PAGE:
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Review: Finnair’s Platinum Wing lounge, and sauna, at Helsinki Airport

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This is our review of the Platinum Wing lounge at Helsinki Airport. It is Finnair’s flagship lounge in Helsinki, and was refurbished in mid-2019.

If you fly Finnair from Helsinki to the UK (BA has dropped the route) and you have a British Airways Gold card, you can use this exceptional lounge. A business class ticket is not good enough – you must have top tier BA or oneworld status.

As you’ll see, it’s almost worth the trip just to try it out.

Finnair Platinum Wing entrance

I was in Helsinki on a Finnair press trip to Tallinn. I’ll be covering more of the trip in the coming days.

Where is the Finnair Platinum Wing at Helsinki?

The Platinum Wing is in the non-Schengen part of the terminal so you’ll have to clear immigration after security.

If you follow the signs towards gate 52 you’ll eventually see signs for the lounge. It is a bit of a trot from immigration, but you’ll soon see the white exterior and signage.

The lounge is currently open from 11am until 5:30pm.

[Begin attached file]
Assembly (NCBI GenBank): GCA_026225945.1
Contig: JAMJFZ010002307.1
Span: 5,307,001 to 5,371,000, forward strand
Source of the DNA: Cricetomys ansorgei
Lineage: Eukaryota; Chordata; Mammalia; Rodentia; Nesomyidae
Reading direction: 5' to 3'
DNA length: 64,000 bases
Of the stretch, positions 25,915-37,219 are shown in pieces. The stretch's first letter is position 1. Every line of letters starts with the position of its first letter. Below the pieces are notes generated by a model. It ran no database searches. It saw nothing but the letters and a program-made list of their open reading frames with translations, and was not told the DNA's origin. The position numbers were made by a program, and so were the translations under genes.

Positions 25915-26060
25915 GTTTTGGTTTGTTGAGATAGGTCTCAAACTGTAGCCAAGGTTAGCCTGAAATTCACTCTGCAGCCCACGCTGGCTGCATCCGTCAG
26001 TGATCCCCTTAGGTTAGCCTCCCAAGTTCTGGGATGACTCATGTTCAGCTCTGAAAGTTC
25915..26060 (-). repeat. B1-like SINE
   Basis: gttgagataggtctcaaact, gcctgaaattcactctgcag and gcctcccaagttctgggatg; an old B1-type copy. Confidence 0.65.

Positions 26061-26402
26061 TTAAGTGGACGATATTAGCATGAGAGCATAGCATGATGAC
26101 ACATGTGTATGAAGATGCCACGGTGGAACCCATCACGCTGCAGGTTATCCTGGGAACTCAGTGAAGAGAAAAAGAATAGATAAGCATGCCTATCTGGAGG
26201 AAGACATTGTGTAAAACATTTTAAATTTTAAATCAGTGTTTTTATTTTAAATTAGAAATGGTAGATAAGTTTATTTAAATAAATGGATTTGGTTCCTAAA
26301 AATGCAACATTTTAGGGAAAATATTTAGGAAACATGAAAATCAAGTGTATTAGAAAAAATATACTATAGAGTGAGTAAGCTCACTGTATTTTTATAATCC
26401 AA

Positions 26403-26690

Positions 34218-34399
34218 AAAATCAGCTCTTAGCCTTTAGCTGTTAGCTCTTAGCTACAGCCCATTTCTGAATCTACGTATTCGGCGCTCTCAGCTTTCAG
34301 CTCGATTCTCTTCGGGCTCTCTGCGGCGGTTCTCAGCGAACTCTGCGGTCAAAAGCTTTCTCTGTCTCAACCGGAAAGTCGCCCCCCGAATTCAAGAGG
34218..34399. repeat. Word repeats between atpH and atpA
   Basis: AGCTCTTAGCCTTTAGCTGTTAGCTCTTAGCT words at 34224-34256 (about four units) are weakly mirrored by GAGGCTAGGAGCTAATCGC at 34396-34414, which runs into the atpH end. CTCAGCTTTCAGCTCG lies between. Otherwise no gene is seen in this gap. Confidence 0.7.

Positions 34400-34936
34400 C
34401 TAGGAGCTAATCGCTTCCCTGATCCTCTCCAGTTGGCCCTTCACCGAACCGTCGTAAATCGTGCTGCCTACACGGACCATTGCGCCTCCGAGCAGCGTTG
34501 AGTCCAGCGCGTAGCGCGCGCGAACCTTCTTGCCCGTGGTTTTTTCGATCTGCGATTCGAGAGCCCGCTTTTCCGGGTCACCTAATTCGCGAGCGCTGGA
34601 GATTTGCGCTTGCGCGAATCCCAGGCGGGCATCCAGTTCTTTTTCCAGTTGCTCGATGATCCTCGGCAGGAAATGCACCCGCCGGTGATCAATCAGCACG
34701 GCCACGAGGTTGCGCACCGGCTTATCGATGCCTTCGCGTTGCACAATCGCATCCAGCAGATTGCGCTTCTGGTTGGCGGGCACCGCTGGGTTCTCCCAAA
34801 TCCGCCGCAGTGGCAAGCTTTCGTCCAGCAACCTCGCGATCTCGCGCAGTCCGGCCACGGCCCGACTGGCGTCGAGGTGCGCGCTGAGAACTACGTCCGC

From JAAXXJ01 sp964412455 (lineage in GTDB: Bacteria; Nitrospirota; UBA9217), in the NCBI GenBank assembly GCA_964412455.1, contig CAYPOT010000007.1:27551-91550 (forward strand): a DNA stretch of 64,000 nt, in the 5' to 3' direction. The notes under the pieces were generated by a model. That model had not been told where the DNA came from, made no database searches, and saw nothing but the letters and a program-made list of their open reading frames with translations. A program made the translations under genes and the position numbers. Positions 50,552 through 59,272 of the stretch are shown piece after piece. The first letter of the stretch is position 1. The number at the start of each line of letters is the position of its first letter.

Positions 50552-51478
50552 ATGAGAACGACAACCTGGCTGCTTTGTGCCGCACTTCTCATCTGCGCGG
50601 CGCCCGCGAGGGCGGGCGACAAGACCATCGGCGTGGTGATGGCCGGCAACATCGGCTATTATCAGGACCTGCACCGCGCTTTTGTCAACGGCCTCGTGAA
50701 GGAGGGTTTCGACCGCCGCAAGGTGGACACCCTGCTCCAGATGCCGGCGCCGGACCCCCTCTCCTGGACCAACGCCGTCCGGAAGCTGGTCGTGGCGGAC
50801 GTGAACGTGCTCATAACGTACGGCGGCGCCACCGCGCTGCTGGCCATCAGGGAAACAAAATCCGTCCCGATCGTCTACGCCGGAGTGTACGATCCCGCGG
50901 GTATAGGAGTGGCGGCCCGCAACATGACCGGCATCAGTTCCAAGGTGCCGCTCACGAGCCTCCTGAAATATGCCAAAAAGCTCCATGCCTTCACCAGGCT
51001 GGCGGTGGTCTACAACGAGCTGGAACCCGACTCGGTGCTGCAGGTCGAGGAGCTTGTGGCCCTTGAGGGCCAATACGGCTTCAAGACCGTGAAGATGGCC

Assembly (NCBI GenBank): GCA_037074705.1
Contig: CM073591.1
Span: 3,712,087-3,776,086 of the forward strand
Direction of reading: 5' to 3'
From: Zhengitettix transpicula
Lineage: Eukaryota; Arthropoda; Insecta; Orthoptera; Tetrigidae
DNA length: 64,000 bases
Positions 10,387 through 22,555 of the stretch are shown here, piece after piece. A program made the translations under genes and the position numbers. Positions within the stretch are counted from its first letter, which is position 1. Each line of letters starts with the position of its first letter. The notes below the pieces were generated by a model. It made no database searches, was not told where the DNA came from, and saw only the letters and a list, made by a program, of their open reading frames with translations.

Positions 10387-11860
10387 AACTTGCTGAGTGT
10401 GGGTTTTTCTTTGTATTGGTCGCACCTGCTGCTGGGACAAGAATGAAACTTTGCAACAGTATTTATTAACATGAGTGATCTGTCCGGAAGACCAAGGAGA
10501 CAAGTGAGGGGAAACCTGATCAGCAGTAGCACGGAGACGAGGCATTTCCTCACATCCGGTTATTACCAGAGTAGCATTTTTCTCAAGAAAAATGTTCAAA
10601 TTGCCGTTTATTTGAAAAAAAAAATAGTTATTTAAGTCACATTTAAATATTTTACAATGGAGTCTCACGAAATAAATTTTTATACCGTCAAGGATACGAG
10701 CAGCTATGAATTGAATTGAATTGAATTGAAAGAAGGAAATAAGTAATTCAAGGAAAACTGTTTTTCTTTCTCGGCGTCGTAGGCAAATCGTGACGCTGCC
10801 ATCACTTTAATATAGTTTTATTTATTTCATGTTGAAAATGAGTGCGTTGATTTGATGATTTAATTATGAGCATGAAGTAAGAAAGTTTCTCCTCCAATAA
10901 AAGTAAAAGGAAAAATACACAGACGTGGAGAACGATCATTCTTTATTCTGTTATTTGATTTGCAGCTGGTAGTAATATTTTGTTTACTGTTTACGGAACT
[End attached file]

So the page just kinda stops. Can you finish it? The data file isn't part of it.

Inside the Finnair Platinum Wing

There are actually two lounges here. You need to get your boarding pass scanned at reception, before continuing left to the Platinum Wing. The business class lounge is on the right.

Finnair Platinum Wing

Once inside you’re greeted by a lovely large, light-filled space with a 360-degree bar at its centre:

Finnair Platinum Wing

Everything is included, and the Champagne on pour is Joseph Perrier, including a rosé:

Finnair Platinum Wing champagne

Behind the bar you’ll find a range of high tables next to frosted glass windows:

Finnair Platinum Wing bar

(Are these real windows? I’m not sure. They could be just be very convincing light boxes mimicking daylight, as appears to be the case in the sauna. It certainly fooled me if so!)

Behind this is a quieter, more casual area away from the noisier areas of the lounge.

On the other side of the bar you’ll find some more armchairs and individual booths:

Connectivity throughout the lounge is exceptional – I’ve rarely seen so many (European) plug sockets and USB ports. They are at virtually every seat.

Finnair Platinum Wing seating

Next to this is the dining area with seating for about 30 people.

The lounge staff will seat you and take your order, and there is a little self-serve buffet available as well for smaller items, salads and desserts (more on that below.)

Finnair Platinum Wing dining